4. 4. 160 ANDERSONpoints to be considered when applying certain types of information tothe patient’s situation. These are considered in turn.Diagnostic Tests Once valid information about a diagnostic test has been recoveredfrom the literature, the practitioner must decide whether the test will beuseful for a given patient. To make this decision, the answers to a fewquestions will provide guidance7. 1. Is the diagnostic test available, affordable, accurate, and precise in this setting? 2. Can a clinically sensible estimate of the patient’s pretest probabil- ity of disease be generated? • Can personal experience or prevalence statistics be drawn on? • Are the study patients similar to this patient? 3. Would the results of the test affect the management and help the patient? • Could the results influence the decision to treat the condition? • Would the patient be a willing partner in the treatment? First and most sensibly, practitioners must be assured that the testis available, affordable, accurate, and precise in their setting. The answerto the first two parts of this question are probably obvious. An electricpulp tester is easily available and usable at reasonable cost in mostdental offices. On the other hand, computed tomography and the associ-ated software are less available, and their use is certainly more expen-sive. The answer to the latter two parts of the question may be lessapparent. A diagnostic test that has performed well in the office of ageneral practitioner may not perform as well in a specialist’s office oruniversity clinic. The reason is that the prevalence of the condition beingtested will probably be different in the two settings. Therefore, thedifference in the rate of false-positive (or false-negative) findings willchange the likelihood ratios of the test. Because the prevalence of thedisease may be a major component of the pre-test probability of disease,the test may behave differently in different settings. Thus, the interpreta-tion of the electric pulp test may be different in a general practitioner’soffice and in a university teaching endodontic clinic. Similarly, a reportof a new test that was validated in a tertiary care center must be appliedwith caution in a general practice setting. The appropriate use of a diagnostic test begins with a pretest esti-mate of the likelihood of disease. This estimate may be no more precisethan the prevalence of the condition in the population. A patient whopresents with throbbing pain and facial swelling, however, raises thepretest estimate of the likelihood of apical periodontitis beyond thegeneral prevalence in the population. Even if the diagnosis is a guess,under these conditions it is a better estimate than simple prevalence.On the other hand, it is more difficult to generate an estimate of the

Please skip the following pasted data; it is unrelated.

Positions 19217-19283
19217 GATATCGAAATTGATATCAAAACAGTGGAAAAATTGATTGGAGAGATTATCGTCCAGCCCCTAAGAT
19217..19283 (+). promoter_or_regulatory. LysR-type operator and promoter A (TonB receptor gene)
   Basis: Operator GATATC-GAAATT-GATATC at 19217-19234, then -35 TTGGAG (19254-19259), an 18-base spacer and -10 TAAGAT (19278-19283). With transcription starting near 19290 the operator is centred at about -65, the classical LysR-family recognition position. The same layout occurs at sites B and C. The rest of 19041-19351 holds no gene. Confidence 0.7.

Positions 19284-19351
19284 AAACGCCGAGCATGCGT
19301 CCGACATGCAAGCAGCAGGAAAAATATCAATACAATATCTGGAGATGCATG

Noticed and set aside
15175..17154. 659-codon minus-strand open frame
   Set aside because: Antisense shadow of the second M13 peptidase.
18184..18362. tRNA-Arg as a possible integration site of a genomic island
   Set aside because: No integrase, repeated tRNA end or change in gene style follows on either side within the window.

5. 5. APPLYING EVIDENCE BASED DENTISTRY TO YOUR PATIENTS 161pretest likelihood of a malignancy in a young patient with an unex-plained ulcer in the palate. Where a practitioner estimates pretest likeli-hood, the most recent or most dramatic previous events encounteredinfluence his or her judgment.5 The third question Sackett and colleagues pose is whether the resultsof the test will change the practitioner’s treatment behavior.7 For exam-ple, a patient presents with a maxillary lateral incisor consumed bydecay that is sensitive to heat and percussion, with throbbing pain andswelling above the apex. It is highly unlikely that an electric pulp testof this tooth will change the treatment behavior of the dentist. In thissituation, the treating dentist has already crossed a decision threshold totreat the tooth based on other clinical findings, and the electric test willadd no new information. On the other hand, the dentist would not do abiopsy of a lesion in the palate of a teenager who reported burning hismouth on a hot pizza the night before. Similarly, the dentist has crosseda decision threshold in the other direction, deciding not to test the lesionbecause of the invasiveness of the test and the low probability of afinding that warrants treatment. It is in the area between these extremes,where the results of a test will influence the treatment behavior, that thetime, cost, and discomfort of a test are warranted. Finally, if the test is painful or costly, the patient may choose not toknow the results of the test rather than submit to the test. For example,a patient may be reluctant to submit to a CT scan with three-dimensionalreconstruction to measure bone volume before the placement of twoimplants in his edentulous mandible when a conventional panoramicfilm and clinical examination confirm more than enough bone thicknessand height. Clearly, the patient must be a willing participant in thediagnostic procedure with an expectation of obtaining valuable newinformation that will influence the outcome to justify the additional costor discomfort.Prognosis Whether the information in an article about the prognosis of acondition should be applied to a specific patient can be decided byanswering questions specific to this type of article: 1. Will the results lead directly to selecting or avoiding treatment for an individual patient? 2. Are the results useful for reassuring or counseling patients? Knowledge of the natural history of a condition clearly will influ-ence the decision to select or avoid treatment. For example, with theclarification of the prognosis of juvenile periodontitis,8 treatment canbe more focused and aggressive. On the other hand, an article byde Leeuw et al3 suggests that in patients with osteoarthrosis and reduc-ing temporomandibular joint disk displacement, the prevalence of paindropped from 43% to only 17% in 2 to 4 years and dropped further to